Remember he unwarranted inferiority stigma attached to screw-cap wines when they first entered the mainstream marketplace? It’s safe to say that canned wines are going to follow that same path; questionable in quality by some, but only until they try that first sip.
From the onset, one of the biggest selling points for canned wines has been their convenience, especially as an “outdoor” wine. They’re lighter in weight and more to table than bottles, making them a great option for concerts, picnics, and barbecues. You can also do away with corkscrews and the risk of shattered glass.
But let’s not stop there. These wines have year-round adaptability that expands into the fall and winter months. They’re perfect for cooler weather tailgating parties, lunchtime breaks during snowy hikes, or enjoying with friends around the fire. You can also incorporate them into casual holiday gatherings.
If you’re like me, you often finish an evening with a half-full bottle of wine. The serving size of canned wines—usually about 375 milliliters, which is half the size of a standard bottle—equates to almost three 5-ounce glasses. That means more manageable servings and less waste.
So, back to the idea of lesser-quality, drink-from-the-can wines, which remains a sticking point for some. To that, some producers point to their can’s interior coating, which separates the aluminum from the wine. Despite the can’s practicality, producers also suggest serving the wine in a glass rather than consuming directly from the can. This may prevent any problematic flavor nuances.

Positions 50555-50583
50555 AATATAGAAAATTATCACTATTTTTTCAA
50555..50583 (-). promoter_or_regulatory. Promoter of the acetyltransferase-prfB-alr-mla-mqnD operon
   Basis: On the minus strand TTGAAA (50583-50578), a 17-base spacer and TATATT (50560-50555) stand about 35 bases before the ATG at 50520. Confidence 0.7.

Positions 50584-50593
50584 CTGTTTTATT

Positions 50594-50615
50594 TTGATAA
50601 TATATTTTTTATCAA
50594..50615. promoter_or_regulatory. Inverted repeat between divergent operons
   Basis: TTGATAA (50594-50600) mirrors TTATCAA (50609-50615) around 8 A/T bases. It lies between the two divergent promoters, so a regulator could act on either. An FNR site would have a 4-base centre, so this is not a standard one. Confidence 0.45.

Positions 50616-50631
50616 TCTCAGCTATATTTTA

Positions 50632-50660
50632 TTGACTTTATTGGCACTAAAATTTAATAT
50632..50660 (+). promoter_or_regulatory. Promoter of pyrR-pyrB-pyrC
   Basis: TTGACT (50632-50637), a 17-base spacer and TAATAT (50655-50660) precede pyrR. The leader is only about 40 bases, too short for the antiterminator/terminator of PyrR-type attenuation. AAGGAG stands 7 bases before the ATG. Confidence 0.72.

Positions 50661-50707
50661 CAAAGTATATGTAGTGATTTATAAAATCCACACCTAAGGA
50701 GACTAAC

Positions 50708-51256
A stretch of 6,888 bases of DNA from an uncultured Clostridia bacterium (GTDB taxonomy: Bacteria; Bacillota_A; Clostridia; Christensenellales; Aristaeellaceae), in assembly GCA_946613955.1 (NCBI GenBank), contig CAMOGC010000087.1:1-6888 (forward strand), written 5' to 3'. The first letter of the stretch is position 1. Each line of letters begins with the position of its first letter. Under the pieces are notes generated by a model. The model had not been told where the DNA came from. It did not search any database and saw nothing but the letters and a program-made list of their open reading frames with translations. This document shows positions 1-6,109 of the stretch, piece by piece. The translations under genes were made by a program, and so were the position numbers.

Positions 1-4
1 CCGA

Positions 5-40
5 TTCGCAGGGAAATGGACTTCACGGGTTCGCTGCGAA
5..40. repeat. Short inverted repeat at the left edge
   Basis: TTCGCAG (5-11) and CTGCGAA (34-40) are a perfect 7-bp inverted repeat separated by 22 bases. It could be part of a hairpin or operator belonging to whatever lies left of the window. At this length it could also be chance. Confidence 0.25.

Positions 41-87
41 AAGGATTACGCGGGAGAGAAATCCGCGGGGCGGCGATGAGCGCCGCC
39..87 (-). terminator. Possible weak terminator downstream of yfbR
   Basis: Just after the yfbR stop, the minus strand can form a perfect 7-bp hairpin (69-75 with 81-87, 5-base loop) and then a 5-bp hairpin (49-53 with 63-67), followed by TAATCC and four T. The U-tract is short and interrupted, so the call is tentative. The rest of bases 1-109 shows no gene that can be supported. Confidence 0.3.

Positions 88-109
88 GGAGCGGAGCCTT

Canned wine’s easy-on-the-budget price points are a big consideration as well. $30 to $45 for a six-pack may sound like a lot, but that’s the equivalent of paying only $10 to $15 each for three bottles of wine. At those prices, you can afford to stock up and keep an on-hand supply year-round.
To get you started, here are a few selections from a trio of Northwest wineries:
Mercer Estates ICAN
This Prosser, Washington winery recently released an aptly-named line of wines that feature a chardonnay and a rosé in sleek aluminum containers. A couple of added pluses: a plastic ring on the lip of the can keeps your mouth off the metal while the screw-top lid allows you to seal the can for later enjoyment.
From the Stoller Wine Group, located southwest of Portland, comes a tasty array of fun, fruit-forward choices that include pinot gris, pinot noir, rosé, and two sparkling options: White Bubbles (made primarily from chardonnay) and Pink Rosé Bubbles (a white wine blend with a splash of syrah for color).
Andrew Wilson, a winemaker from Benton City,Washington-based Goose Ridge Vineyards, has crafted some fresh, flavorful choices under the winery’s canned wine brand. Something-for-everyone choices include chardonnay, rosé, sparkling white, sparkling rosé, and a syrah-based red blend. Mixed six-packs and cases are also available from the winery’s website, making shopping for your next party a breeze.
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